How could you work so long on a website?
As a web developer in an innovative start-up environment, I sometimes feel misunderstood. Mostly by non-tech or very conservative people but sometimes also by other developers who work in a different kind of environment. Today, I’m working as a front end developer at FLAVR, a service that connects people who are better at cooking than I am with people who like food. This is actually my fourth job not only at a startup, but also at a startup where the product or service is the core business.
Some of the questions I get all the time are like ‘How could you work on a website for such a long time?’, ‘Don’t you ever get bored doing the same stuff?’, ‘Is the project never finished?’ or my absolute favourite: ‘What do you do all day?’…
A lot of those questions are asked by people who have no clue about what I do at all. I like to refer to them as ‘the ignorant people’. Some of the questions are also asked by web developers or other tech people, who work at consultancy companies, agencies, etc… where they change projects each couple of months. As they also don’t really seem to get what my job’s about (although they think they do), I like to refer to them as ‘the ignorant tech people’.
Maybe I should stop calling people names and write a blog post about the only thing that matters here: the answer…
My job is not building a website
One of the biggest misunderstandings outsiders have, might be that the goal of a tech startup is not building a website and earning money with it. That’s the job of a web agency. They receive a requirement by a customer, build a website and get paid for it.
In companies like FLAVR, Showpad, Netflix, Spotify,… your job is not building a website, it is providing a service for your customers. That service is then usually automated by a website, a mobile app, an API or even a FB messenger bot.
“But… you’re describing customer support? You’re not working at customer support, do you?”
Yeah, my job is pretty much customer support. I need to implement new features because customers (in the particular case of FLAVR: read ‘hungry people’) need them. I also need to fix bugs or make other improvements to make the lives of people easier. All of this is well described in a picture I found on the LinkedIN of Kayode Abraham.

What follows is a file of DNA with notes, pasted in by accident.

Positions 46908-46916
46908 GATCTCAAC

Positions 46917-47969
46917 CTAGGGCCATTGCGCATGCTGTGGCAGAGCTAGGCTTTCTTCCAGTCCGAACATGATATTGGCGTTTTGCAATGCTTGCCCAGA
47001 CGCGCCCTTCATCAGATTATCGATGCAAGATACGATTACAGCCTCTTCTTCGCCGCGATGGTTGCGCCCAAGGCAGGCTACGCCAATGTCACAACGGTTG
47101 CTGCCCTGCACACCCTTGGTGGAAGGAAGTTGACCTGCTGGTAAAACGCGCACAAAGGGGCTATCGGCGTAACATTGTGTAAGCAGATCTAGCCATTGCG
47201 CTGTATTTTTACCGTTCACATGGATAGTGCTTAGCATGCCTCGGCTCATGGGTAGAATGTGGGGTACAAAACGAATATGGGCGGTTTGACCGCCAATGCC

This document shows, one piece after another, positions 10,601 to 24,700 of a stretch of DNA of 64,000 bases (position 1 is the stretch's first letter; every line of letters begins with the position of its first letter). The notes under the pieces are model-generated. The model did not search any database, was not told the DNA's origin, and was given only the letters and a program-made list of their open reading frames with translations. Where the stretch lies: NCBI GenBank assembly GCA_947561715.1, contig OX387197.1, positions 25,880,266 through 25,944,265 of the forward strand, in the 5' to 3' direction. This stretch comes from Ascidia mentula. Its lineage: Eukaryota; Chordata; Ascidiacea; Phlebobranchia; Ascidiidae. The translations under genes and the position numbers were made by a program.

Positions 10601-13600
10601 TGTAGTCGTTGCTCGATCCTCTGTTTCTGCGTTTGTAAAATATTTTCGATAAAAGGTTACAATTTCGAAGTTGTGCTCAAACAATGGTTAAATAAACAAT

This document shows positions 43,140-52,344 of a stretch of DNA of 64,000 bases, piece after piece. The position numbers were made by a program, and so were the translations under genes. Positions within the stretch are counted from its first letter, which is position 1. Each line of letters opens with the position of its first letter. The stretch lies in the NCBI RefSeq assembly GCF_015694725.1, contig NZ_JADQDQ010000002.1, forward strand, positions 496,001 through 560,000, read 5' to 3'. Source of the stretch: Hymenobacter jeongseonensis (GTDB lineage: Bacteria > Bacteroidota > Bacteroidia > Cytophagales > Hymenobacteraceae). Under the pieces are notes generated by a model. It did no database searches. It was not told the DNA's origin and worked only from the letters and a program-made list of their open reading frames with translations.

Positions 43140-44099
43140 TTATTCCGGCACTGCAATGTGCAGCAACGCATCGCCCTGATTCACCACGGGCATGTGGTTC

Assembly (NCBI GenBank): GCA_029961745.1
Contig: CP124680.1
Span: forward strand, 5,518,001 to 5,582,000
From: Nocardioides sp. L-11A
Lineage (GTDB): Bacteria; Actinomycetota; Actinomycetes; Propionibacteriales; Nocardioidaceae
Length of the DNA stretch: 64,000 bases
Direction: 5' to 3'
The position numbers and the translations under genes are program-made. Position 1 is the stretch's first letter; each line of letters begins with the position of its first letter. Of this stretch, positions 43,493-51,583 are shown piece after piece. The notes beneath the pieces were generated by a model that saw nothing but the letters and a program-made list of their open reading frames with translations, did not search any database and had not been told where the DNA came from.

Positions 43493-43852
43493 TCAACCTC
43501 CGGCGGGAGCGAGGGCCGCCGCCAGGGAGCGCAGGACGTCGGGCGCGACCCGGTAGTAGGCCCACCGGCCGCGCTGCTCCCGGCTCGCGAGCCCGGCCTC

You actually need to give a F*
As the core business is a service (as I mentioned above), that service should work pretty well. In case a website is used, that website needs to be of a certain quality in order to give the user a good feeling. Here are some (NOT ALL) of the things that can no longer be ignored if you want to give your users a decent experience.
First of all, your app/website/… needs to be easy to use. Nobody wants to read a manual before going on the web. People literally go away if they cannot find what they’re looking for.
Secondly, it’s not because your stuff is usable by you and your five best friends, that everyone else can use it. Accessibility is all about ‘the other 99%’. It includes, but is not limited to, people with a handicap. Can a blind person still use your application? Do people still know what is on an image even if it doesn’t load? What about high contrast mode?
“But these are just a smaller group of people, I don’t care about them, nobody does”
That reaction is typical for someone who does not care about his/her customers at all. Also the statement ‘nobody does’ could not be more wrong. Facebook for example has multiple people working on accessibility only. They are even building an AI to recognise what is shown on a picture to guarantee a better experience for blind Facebook users.
Performance (or as Paul Irish likes saying it: #perfMatters)
A web solution is only a good solution if it works well and fast. What most people don’t seem to get is that performance is everywhere and needs to be checked on every technical aspect of a user process. It’s everything in between a user needing something and getting the help he/she needs. Every spoiled brat has a fiber internet connection at home and a macbook pro, but not everyone is that spoiled. It’s surely possible your customers mainly use a somewhat outdated phone. Both the phone itself and the internet connection will be slower as you would expect.
“Yeah, but I am building a service for Belgian people with an iPhone. There is 4G everywhere nowadays”
NO, there isn’t! If you’re convinced by that statement, consider visiting West-Flanders one day, you’ll be happy getting an EDGE-connection after climbing up a tree. Also, in the city center, where a lot of people use a mobile connection, it can also become pretty slow…
Okay, let’s just assume everybody has a Macbook Pro, with Google Fiber. All of your customers are very understandful and keep on using your web service although it’s shitty. How are you going to handle the traffic?
“It works for five users, it will most probably also work for 1M”
Do people still believe that? Apparentely way too many people react like that. Let me whisper a secret: “IT DOESN’T WORK THAT WAY!”
“We will just add some more RAM when needed”
Uhm, okay (let’s just pretend that’s a solution). Who’s going to pay for that?